It adds that there will be “major drivers of demand” for flight-to-quality relocations this year. This is due to the emphasis on sustainability as well as wellness.CBRE recommends that office landlords invest in smart, green buildings and retrofit older stock to achieve this end. By incorporating sustainability features at every stage of a building’s life cycle (planning, design, construction, and operation), new ESG requirements can be met.CBRE suggests that landlords consider incorporating flexible space into their office portfolios or forming partnerships with co-working operators to cater for uncertainty.
There are bright spots for select retail
Although e-commerce has been greatly accelerated by the pandemic, brick-and mortar stores still exist. This is evident in the need for omnichannel sales, and delivery. As part of the “click-and-collect” model, physical malls also fulfill online orders. M&G observes that many online retailers have partnered with physical retailers to enhance the customer experience. Additionally, goods returns are being processed more frequently in physical retail assets.
CBRE anticipates that experiential retail will be more prominent. It says that the shift to online shopping during the pandemic has meant that retailers and shopping centers must offer a unique experience in order to entice shoppers back to brick-and mortar stores. You can use promotional events, expand display areas, set up more thematic shops, and implement new F&B concepts to attract shoppers.M&G predicts that the retail sector may be at a “turning moment” in its cycle. It cites early signs of rising capital values and better sentiment in certain parts of the market. It says that retail rents could stabilize or grow as the economy recovers. This could potentially lead to the return of yield-hungry investor,”CBRE warns that although recovery is expected to continue this fiscal year, the expansionary momentum will be driven by select outperforming street shops, malls, and other retail outlets. It states that secondary retail, even properties in core areas, is unlikely to face further rental cuts and tenant outflows.It anticipates that China will see retail rental growth accelerate from last year in Hong Kong, but it will remain low single digits.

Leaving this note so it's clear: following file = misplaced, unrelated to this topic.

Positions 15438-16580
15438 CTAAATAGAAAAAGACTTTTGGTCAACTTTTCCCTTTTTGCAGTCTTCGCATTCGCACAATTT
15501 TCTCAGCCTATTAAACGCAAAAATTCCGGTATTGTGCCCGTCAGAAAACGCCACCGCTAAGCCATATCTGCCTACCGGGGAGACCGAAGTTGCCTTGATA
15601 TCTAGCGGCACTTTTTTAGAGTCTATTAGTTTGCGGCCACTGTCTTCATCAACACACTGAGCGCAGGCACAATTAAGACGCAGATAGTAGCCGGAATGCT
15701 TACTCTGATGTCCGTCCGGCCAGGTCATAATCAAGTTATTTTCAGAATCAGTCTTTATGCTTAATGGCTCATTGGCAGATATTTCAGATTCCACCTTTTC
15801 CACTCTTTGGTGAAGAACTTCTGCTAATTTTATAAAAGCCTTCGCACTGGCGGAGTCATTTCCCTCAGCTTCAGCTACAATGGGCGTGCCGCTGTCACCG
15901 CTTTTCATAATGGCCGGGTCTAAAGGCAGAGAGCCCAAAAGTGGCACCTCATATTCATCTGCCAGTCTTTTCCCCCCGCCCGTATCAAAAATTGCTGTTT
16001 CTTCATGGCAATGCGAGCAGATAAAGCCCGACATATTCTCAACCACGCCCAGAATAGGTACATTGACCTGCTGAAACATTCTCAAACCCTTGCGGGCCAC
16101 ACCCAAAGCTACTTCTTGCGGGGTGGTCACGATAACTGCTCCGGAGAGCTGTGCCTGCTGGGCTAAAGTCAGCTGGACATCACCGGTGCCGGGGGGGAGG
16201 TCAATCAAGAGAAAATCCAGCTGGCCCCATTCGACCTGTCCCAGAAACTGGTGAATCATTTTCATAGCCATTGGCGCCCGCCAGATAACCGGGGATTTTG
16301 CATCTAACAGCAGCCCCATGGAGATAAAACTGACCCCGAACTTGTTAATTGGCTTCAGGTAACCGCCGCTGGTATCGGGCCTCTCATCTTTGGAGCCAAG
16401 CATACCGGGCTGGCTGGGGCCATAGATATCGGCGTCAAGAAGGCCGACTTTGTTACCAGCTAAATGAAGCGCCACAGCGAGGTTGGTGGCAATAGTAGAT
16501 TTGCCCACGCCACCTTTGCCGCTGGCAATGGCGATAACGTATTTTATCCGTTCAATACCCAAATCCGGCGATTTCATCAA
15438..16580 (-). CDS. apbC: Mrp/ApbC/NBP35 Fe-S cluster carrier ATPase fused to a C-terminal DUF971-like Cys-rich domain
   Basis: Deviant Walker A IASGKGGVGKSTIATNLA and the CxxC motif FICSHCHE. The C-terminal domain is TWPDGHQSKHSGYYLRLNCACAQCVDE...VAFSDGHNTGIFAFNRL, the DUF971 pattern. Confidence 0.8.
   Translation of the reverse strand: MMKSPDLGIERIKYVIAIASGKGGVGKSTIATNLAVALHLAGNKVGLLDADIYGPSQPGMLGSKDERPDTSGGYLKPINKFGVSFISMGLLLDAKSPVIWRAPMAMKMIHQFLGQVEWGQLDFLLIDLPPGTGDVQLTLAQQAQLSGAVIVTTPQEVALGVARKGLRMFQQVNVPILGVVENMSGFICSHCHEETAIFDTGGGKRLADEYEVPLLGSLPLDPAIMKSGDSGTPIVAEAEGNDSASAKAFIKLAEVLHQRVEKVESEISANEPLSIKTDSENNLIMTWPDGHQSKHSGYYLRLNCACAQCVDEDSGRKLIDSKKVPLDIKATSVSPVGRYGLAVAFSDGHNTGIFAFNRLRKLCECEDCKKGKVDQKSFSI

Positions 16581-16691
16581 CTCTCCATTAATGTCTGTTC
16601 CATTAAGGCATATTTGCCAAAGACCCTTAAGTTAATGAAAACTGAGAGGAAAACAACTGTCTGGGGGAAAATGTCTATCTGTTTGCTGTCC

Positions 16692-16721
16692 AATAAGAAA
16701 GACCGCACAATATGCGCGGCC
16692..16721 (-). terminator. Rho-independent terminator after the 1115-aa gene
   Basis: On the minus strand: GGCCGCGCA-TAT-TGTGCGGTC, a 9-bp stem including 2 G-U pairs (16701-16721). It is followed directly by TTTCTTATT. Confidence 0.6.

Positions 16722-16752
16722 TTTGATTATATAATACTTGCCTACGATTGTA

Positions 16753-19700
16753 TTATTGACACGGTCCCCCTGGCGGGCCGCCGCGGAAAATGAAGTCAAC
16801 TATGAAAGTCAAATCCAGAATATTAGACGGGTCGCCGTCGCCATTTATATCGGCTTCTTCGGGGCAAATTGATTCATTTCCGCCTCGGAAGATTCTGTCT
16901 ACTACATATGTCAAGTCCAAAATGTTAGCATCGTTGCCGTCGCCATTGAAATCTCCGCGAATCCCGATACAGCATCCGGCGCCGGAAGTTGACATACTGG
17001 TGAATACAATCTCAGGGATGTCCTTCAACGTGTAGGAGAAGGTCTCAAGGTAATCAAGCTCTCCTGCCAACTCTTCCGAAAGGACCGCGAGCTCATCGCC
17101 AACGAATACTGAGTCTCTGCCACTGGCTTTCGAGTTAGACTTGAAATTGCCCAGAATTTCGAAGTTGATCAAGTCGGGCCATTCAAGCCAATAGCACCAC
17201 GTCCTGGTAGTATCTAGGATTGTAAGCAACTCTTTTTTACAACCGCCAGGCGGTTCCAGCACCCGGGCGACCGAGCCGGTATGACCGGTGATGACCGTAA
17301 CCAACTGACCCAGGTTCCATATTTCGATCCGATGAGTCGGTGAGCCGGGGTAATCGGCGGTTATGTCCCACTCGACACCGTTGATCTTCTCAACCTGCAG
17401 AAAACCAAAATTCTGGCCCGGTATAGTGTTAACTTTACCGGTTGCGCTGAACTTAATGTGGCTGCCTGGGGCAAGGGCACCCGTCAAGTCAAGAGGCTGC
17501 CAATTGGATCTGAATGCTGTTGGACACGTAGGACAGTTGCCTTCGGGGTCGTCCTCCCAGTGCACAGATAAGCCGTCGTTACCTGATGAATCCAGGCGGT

In the meantime, Taipei’s high-end shops and many CBD districts in Australia will see a rental correction in 2022. However, it is expected that this will be milder. It is expected that this will continue in the face of high vacancy and a shortage of international tourists and students, but it could quickly reverse once international travel resumes.CBRE expects that the retail leasing market will favor tenants in the future, but it believes landlords will adopt a risk-sharing model of leasing, which includes more rent clauses, fit-out subsidies, and tenancy improvement.Pop-up and shorter leases are gaining popularity among general retailers. This would allow them to test consumer reaction, while landlords would have the ability to renew their tenant mix more frequently, CBRE points out.